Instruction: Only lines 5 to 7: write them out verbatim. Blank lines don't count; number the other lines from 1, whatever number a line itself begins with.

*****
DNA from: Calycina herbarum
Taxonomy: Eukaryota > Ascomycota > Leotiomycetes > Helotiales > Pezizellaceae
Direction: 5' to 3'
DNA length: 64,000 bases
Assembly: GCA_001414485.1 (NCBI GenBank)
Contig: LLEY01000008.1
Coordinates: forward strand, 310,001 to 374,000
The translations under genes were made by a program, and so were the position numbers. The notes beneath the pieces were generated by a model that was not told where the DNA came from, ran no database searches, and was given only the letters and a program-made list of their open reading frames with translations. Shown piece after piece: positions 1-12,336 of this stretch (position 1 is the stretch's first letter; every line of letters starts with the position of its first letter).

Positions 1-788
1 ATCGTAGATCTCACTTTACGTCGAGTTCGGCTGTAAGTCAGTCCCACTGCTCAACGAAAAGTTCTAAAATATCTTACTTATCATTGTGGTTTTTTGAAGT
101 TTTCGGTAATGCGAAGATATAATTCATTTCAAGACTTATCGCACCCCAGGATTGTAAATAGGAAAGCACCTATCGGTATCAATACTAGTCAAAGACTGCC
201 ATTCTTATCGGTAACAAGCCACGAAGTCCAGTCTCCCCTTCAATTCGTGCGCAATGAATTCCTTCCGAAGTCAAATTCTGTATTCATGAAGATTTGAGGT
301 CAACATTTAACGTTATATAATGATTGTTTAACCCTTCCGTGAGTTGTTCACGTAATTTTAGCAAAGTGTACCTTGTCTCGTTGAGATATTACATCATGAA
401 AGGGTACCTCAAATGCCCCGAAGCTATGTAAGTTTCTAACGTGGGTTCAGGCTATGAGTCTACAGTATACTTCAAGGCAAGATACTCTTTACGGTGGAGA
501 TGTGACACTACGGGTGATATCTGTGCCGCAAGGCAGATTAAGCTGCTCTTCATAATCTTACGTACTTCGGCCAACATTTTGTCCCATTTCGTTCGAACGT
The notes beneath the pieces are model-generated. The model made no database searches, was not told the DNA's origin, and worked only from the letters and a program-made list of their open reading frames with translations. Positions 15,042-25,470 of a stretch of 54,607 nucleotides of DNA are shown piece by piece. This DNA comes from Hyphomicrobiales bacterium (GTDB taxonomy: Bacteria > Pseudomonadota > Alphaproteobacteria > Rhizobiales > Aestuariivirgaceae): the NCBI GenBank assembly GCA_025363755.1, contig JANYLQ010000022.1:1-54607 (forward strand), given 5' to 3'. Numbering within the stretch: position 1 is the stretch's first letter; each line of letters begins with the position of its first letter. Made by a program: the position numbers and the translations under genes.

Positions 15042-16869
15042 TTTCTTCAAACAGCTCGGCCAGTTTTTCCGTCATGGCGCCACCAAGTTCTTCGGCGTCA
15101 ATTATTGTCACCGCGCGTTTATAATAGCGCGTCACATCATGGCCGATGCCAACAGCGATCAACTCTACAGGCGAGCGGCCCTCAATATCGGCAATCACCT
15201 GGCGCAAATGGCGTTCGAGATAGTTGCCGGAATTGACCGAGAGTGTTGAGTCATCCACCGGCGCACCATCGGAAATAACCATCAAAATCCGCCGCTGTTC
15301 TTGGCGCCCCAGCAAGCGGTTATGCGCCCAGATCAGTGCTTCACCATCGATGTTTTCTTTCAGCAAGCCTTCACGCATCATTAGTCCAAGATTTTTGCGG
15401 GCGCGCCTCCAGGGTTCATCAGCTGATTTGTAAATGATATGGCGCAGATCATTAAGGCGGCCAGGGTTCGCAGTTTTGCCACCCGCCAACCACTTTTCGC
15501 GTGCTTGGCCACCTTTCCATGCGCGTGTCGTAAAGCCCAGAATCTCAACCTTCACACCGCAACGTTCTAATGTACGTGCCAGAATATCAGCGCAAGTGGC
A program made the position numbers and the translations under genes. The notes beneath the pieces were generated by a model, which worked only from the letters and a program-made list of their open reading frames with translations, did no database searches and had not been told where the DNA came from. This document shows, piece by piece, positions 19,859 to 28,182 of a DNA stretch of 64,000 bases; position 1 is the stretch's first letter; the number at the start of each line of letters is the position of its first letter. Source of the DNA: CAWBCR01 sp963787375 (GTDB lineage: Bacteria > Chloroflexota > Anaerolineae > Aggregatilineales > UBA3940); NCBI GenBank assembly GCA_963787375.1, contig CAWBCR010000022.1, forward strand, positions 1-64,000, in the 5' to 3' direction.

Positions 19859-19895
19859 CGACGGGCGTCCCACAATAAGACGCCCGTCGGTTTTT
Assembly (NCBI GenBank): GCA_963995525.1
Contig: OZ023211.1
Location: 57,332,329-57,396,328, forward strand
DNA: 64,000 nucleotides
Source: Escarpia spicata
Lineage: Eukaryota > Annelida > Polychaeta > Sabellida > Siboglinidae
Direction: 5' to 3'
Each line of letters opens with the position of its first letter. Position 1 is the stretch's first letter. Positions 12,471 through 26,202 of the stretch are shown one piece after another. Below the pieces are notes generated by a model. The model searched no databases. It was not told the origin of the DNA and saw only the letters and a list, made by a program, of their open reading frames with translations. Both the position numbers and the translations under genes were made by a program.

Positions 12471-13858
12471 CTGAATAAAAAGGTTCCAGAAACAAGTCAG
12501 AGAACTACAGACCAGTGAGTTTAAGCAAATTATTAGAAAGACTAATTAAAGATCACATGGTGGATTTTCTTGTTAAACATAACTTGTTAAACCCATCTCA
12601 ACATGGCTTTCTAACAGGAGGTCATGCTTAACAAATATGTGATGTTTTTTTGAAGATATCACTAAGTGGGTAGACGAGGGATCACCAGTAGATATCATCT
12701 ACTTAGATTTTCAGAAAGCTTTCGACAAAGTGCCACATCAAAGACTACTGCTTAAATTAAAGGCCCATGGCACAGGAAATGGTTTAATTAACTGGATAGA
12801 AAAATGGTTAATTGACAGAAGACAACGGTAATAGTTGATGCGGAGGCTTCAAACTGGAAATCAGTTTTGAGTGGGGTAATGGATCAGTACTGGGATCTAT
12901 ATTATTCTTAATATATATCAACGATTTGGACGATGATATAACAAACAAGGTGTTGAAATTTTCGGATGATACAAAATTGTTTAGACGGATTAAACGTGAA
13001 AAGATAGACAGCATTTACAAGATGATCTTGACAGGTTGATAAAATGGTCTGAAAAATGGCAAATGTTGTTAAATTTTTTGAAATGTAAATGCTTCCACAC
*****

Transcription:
Assembly: GCA_001414485.1 (NCBI GenBank)
Contig: LLEY01000008.1
Coordinates: forward strand, 310,001 to 374,000